To maximize attendance to these events and the awareness they generate, release a PR statement both before and after to relevant newswires. These releases provide significant exposure potential for SEO and help color your reputation when people search for your brand name online.
8. Make Every Piece of Content Picture Perfect
The biggest difference the internet made for winery marketing wasn’t search engines or review sites. It was content.
Just about everything accessible online is either content or a link to content. Heck, most blog articles these days are just sharing tweets the author found.
If you’ll notice above, a lot of the advice we’ve offered thus far has to do with shaping the content others post about your business. We advise making your winery more “Instagrammable,” providing conditions that lead to good reviews, tips for making your brand more identifiable, and so on.
The good news is that you can post content of your own that you don’t have to shape or guide indirectly. Instead, you get to pick what’s said about your brand.
That’s why getting content right is critical — both from a visual and language perspective. Everything you write should be professional and in line with your desired brand image.
If possible, try to work in your winery’s most defining characteristics within the words you choose for your blogs, web pages, social posts, and such. For example, instead of just writing about “Things to Do This Spring” and mentioning an event you’re hosting, open up with how important nature and sunshine are to the quality of your wines.
More importantly, try to provide a visual element to everything you post. Visual posts, like photos and videos, made up 80% of all Facebook content in 2016 and earned 92% of the share of all interactions. Visuals get people engaged, and they can shape the image of your brand as much as, if not more, than the text you use.
Smart use of visual content can be especially effective if you want to establish a particular connection to your brand. Announce a summer wine with an image of people picnicking, or a wine with strong berry notes surrounded by fresh fruit. Associations like these are easy to forge and hard to shake.
9. Keep the Conversation Flowing Online
Chatting with people at your winery is one of the best ways to make a solid impression, but you don’t have to be there in person to make these magical conversations happen. Instead, keep a watchful eye on engagement with your social pages or branded mentions people have. Take the time to thank at least a few people every week. Address others’ concerns and questions. Leave a comment at an event you attended saying, “Thank you! We had a great time!”
Actions like these spread your footprints around while making your brand appear more human. Both are essential to improving brand recognition and recall.
10. Develop Relationships With Others in Your Industry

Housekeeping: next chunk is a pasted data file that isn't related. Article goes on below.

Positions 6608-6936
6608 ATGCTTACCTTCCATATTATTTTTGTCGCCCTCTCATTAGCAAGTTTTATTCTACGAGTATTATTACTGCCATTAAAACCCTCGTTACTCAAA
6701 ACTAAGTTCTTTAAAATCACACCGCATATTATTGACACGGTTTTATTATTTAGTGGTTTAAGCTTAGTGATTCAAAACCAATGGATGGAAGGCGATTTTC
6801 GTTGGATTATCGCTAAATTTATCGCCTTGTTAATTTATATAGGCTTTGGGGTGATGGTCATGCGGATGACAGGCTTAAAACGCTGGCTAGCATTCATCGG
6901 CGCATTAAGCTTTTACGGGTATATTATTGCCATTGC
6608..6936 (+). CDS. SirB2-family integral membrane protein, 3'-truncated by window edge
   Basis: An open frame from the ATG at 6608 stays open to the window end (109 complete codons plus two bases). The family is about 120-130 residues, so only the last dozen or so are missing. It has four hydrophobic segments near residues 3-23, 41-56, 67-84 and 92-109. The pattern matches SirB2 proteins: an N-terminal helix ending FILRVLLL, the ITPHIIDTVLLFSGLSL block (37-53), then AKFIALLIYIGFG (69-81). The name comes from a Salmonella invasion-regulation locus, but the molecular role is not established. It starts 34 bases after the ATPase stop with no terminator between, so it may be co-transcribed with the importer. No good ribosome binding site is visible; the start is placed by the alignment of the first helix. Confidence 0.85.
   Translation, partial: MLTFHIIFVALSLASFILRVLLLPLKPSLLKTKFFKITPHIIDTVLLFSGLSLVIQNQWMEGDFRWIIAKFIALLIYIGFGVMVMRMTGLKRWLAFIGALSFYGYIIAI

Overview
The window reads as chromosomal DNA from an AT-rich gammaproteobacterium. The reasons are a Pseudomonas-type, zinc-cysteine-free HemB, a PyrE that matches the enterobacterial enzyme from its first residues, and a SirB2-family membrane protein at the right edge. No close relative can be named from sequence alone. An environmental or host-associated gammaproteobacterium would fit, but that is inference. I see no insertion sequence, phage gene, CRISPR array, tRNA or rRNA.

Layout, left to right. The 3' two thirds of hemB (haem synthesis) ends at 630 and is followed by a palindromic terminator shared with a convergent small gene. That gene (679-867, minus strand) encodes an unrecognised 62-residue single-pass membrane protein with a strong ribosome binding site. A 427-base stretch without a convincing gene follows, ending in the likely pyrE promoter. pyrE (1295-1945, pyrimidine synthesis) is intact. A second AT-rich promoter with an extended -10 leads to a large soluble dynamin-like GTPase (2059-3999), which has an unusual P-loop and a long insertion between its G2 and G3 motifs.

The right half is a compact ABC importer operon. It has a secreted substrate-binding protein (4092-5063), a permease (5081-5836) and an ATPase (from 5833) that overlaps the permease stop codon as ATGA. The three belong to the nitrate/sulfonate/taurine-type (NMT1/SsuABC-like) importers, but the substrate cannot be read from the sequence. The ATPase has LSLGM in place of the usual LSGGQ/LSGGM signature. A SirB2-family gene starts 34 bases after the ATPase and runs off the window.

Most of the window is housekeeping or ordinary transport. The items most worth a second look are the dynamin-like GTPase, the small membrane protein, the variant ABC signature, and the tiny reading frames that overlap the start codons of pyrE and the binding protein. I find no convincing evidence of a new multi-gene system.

Remember that wineries aren’t just marketing to consumers. You also have to woo distributors, grocery chains, restaurateurs, journalists, trade associations and others.
You can use most of the tactics above with some slight adjustments to win hearts and minds. Reaching out directly is even more important.
For instance, you can attend meetings for trade associations. Or, you could invite local chefs out for a special catered dinner at your vineyard.
Once you have a relationship with others in your industry, you can leverage them to expand your visibility online. Just imagine having a prix fixe dinner at a local culinary hotspot where each course is paired with one of your wines. Or, what if a chain like Safeway had a special on all your wines that they advertised online and in their local mailers?
Occurrences like these don’t just happen by accident. They are the result of hard work, attention to detail, and a commitment to making friends who can be in your corner when you want to seize business opportunities.
11. Ensure Your Social Media Marketing, Content Marketing, Branding, and PR Strategies Are All Aligned
Developing a positive online reputation for your winery is a team effort. We aren’t just talking about the people you work with! “Team” also refers to how your various marketing and business components work together to establish a visible, definable, and positive reputation for your business online.
As an example, if your winery has family-friendly facilities, why not extend that aspect of your other marketing assets?
- Business Blog: Write about fun things to do in your region with young kids.
- Distributor and Retailer Collateral: Use images of families enjoying themselves while the parents sip wine.
- Social Media: Highlight can’t-miss events for families coming up, such as a special kids’ screening of an animated classic.
- Website: Talk about how your staff and owners are all a part of the same family.
Consistency is key! Each interaction can reinforce the next, like mosaic tiles creating a picture of your brand reputation that is impossible to miss for people browsing online.